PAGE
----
He couldn't deny it. Ben might be scum, but his family was one of the wealthiest on the eastern Seaboard. They had a mansion in Newport, an expansive "cottage" on Cape Cod, and a family jet. Rosemary Cottage, cute as it was, was nothing to them. They could provide more for Raine than he could, but what if they tried to take her away from him? Curtis would never survive losing her. Her smile was the first thing he looked for every morning, and reading her a bedtime story was the nighttime ritual he most enjoyed.
"Curtis?" his aunt persisted.
"I'll think about it. That's all I can promise you." like he would think of anything else.
He remembered Amy so well. The first time he'd seen her she'd been coming up out of the water with Ben. Curtis had come to the beach that day to confront Ben and tell him to leave his sister alone. Instead, Amy had asked him to take a picture of the two of them. She looked like a mermaid with her dark hair streaming down her back to her waist. Her eyes were an unusual color—part green and part golden—and they were full of love and laughter as she looked toward the camera.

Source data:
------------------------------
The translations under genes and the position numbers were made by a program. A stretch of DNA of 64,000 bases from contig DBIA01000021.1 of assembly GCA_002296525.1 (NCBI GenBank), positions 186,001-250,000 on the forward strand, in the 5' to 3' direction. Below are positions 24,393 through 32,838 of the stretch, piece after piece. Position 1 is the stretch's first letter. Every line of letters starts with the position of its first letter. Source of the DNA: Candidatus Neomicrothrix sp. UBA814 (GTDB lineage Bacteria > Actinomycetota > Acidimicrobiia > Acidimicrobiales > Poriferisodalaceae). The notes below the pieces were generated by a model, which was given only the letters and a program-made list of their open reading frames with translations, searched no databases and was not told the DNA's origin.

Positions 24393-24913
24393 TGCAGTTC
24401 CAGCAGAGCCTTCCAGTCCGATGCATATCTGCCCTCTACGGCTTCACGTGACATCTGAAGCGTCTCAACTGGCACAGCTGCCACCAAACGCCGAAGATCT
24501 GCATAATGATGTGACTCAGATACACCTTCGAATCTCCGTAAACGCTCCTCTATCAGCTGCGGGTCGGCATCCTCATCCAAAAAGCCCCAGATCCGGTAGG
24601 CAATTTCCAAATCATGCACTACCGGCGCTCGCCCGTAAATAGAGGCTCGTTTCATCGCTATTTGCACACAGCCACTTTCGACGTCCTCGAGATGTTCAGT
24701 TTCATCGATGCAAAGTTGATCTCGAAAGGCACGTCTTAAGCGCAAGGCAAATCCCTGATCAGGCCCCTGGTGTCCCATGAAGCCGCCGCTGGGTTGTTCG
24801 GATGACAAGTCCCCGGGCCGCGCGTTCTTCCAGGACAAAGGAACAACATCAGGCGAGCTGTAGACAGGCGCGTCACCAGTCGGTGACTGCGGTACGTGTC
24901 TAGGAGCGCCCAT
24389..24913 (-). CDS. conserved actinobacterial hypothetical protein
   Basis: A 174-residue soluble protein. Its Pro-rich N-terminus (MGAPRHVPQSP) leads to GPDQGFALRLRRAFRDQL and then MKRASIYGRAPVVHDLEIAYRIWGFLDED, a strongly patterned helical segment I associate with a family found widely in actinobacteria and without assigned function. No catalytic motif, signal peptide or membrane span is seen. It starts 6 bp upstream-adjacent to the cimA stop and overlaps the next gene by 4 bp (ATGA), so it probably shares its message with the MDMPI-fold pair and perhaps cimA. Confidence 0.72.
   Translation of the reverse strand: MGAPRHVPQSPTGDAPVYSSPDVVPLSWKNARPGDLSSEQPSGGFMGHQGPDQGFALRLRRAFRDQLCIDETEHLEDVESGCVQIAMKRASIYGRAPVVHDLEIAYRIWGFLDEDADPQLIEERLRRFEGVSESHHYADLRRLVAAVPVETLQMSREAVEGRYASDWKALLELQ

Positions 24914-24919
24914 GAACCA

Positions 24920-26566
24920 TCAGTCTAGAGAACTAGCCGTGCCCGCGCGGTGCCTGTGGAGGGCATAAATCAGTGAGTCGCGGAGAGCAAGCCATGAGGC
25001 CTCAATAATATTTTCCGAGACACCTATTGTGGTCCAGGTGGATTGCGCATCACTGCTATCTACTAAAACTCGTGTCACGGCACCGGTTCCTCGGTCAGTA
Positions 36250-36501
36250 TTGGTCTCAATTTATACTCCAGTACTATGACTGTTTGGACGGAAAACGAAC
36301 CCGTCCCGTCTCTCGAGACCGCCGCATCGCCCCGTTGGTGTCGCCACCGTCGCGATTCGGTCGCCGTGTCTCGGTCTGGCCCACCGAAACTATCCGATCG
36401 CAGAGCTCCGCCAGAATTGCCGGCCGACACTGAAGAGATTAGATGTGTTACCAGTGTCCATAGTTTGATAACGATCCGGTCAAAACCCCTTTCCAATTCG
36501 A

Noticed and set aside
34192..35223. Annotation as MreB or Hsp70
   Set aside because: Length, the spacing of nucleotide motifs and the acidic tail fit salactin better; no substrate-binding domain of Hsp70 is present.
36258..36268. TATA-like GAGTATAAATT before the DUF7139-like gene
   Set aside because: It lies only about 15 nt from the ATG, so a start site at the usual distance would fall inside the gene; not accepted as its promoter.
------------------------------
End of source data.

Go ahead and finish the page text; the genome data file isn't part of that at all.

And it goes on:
It was because of her that he hadn't had the nerve to confront Ben. He didn't want to be the one to cause that expression of sisterly adoration to vanish. So he'd taken the picture, then gotten in his Jeep without a word.
A year later, when Gina was dead, he often thought about that moment and whether his sister would still be alive if he'd put an end to it then and there.
When she got off the ferry at Hope beach, Hope Island's only town, Heather felt as though she'd stepped into another land. The sooner she accomplished her mission and got out of here, the better.